Genius illustrated: The Life and Art of Alex Toth
“Genius Illustrated is a high-water mark in the field of comic artist biography.”
Nearly 40 years after Alex Toth’s artwork first appeared in comic books he can still produce gasps and awe from fans and artists everywhere.
In 1996 he created the cover art for Batman Black and White #4. Many consider that image of Batman swinging across a full moon one of the most iconic images of the hero from that decade. The balance of darkness and light is a perfect example of Toth’s brilliance.
Genius illustrated: The Life and Art of Alex Toth is the second volume in a planned three-volume biography of his life and work. Covering the work he created in the late fifties until he passed away in 2006, the book incorporates Toth’s art and his life, reminding us that both were one and the same.
Interweaving straight biography with a stunning amount of Toth’s original artwork, this oversized volume holds stories and photographs from his children, friends, and those who worked with him over the years.
As beloved and admired as he was by others, it was Toth’s love of art and the comic medium that consumed him. Divorced from his third wife he would arrive to pick up his children for an afternoon out and spend three hours talking with his ex-wife about what he was working on.
Authors Dean Mullaney and Bruce Canwell have included a tremendous amount of original art, much of it never seen before, that reminds us of why Toth is so respected and revered.
The artist’s skill with a simple pen, his ability to fill shadows, his nearly unequaled ability to showcase action, all coupled with his own sense of perspective place the artist among the greatest to have ever drawn for comics.
When it came to comic art and storytelling Toth had definite opinions and had no fear of expressing them. One example of his drive to perfection is two pages of original pencils he drew for the DC title Rip Hunter . . . Time Master #6 (FEB 1962). They also highlight his unwillingness to let second rate art or storytelling slip through.
Toth took it upon himself to change a few panels and includes a note at the bottom of page five to explain why. He says that “the script had too many ‘planted items’ ” and “It has already been established by preceding panels that they are, and have been trailing and observing . . .” The emphases are Toth’s. He was not one to let subpar work bear his name. No matter who wrote or edited it.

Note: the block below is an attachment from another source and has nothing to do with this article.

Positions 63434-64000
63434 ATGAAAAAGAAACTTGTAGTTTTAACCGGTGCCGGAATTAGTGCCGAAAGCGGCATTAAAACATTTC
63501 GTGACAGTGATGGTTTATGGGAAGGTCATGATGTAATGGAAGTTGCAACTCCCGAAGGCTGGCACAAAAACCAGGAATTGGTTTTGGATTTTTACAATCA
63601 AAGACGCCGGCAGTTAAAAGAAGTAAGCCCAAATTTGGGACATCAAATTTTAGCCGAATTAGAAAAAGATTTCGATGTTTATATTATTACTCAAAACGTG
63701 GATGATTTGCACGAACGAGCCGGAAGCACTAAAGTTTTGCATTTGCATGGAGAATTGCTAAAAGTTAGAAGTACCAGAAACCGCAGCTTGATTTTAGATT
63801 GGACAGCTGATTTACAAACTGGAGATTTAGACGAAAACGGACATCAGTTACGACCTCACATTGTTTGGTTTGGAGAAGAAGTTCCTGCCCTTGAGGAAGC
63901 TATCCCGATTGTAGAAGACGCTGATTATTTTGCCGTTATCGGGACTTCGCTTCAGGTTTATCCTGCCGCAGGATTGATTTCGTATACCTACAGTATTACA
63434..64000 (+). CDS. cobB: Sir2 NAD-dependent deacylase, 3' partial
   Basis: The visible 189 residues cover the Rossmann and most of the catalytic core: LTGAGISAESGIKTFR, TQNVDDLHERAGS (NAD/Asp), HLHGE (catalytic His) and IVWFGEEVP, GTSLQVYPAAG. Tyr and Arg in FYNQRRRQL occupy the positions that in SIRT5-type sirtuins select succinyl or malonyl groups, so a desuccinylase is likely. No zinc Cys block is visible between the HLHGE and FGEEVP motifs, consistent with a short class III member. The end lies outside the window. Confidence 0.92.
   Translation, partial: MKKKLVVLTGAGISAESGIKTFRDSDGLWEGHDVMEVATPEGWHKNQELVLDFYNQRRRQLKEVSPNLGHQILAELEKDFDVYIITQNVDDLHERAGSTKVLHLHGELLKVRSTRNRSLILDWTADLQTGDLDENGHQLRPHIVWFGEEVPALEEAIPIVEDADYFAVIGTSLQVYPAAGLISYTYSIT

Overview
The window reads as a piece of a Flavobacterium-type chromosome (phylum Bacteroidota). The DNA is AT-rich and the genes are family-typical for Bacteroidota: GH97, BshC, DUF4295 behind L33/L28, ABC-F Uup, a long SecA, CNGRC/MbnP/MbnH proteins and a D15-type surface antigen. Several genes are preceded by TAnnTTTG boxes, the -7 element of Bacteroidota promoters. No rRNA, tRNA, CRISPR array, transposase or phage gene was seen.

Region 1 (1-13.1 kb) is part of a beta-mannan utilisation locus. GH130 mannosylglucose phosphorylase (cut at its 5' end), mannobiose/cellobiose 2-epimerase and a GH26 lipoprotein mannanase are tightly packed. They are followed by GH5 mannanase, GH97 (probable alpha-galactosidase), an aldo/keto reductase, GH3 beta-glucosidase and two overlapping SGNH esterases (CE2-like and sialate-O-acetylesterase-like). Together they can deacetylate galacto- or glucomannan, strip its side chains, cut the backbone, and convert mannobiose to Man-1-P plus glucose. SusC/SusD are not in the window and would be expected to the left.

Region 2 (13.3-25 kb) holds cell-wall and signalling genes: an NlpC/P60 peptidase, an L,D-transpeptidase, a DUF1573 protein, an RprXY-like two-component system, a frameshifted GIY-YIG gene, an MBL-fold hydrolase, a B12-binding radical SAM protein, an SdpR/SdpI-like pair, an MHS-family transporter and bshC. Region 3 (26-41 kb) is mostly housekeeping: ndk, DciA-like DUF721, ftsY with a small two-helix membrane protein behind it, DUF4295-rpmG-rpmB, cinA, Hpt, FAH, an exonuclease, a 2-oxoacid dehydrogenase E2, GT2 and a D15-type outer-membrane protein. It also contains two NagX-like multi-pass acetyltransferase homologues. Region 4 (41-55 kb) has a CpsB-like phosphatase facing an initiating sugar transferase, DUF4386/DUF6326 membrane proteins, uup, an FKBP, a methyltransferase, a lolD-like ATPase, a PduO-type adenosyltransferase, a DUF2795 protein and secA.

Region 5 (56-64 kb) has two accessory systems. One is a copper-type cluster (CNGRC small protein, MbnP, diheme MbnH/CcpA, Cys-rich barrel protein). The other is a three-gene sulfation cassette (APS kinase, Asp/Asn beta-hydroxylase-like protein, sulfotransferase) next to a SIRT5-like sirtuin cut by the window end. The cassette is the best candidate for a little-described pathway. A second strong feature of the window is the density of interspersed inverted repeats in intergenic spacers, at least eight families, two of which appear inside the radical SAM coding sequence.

This inability to adhere to certain story structure reappears throughout his remaining years. He didn’t care who he sent notes to. And that included the legendary Stan Lee.
In the seventies Toth received a story idea from Marvel for the character Black Panther. At the time Roy Thomas was a well respected editor at the publisher, and Lee was still plotting stories for Marvel titles.
Even though Thomas had made it clear that what Toth received wasn’t more than an outline of a story, Toth still had problems with the outline. As retold by Thomas, “A week later Stan (Lee) and I received a handwritten diatribe from Toth that began ‘IS THIS YOUR CORPORATE IDEA OF A PLOT?’” The notes went on from there. Thomas does not remember replying to Toth’s suggestions.
While he could be combative in the desire to be as good as possible, no one ever doubted his skill. Genius Illustrated is filled with fine examples of how his craft grew over the years.
A splash page from House of Secrets #63 (November 1963) featuring the DC villain Eclipso is one of the most convincing versions of a character’s transformation from good into evil ever seen in comics.
As the good host Bruce Gordon falls backward his evil twin Eclipso literally vibrates forward from his body. As drawn by Toth the page literally shakes as you can feel the physical toll that the release of Eclipso takes on Gordon. Toth creates a scene of pure human suffering matched by the explosion of evil from his soul.
Examining his model sheets for characters from animation such as Space Ghost or Jonny Quest you are amazed at the sense of the depth he brings to their initial characterizations. His work is so detailed that the model sheets serve as guidelines for later artists. By the time we see the aforementioned cover to Batman Black and White #4, you can’t help but to be in awe at how much Toth could do with his pen.
As written by Mr. Mullaney and Mr. Canwell, Genius Illustrated is a high-water mark in the field of comic artist biography. From the amazingly clear and detailed art they chose to feature to the way the authors never shy away from the more difficult times faced by Toth during his career and life, they have matched their subject’s drive for perfection.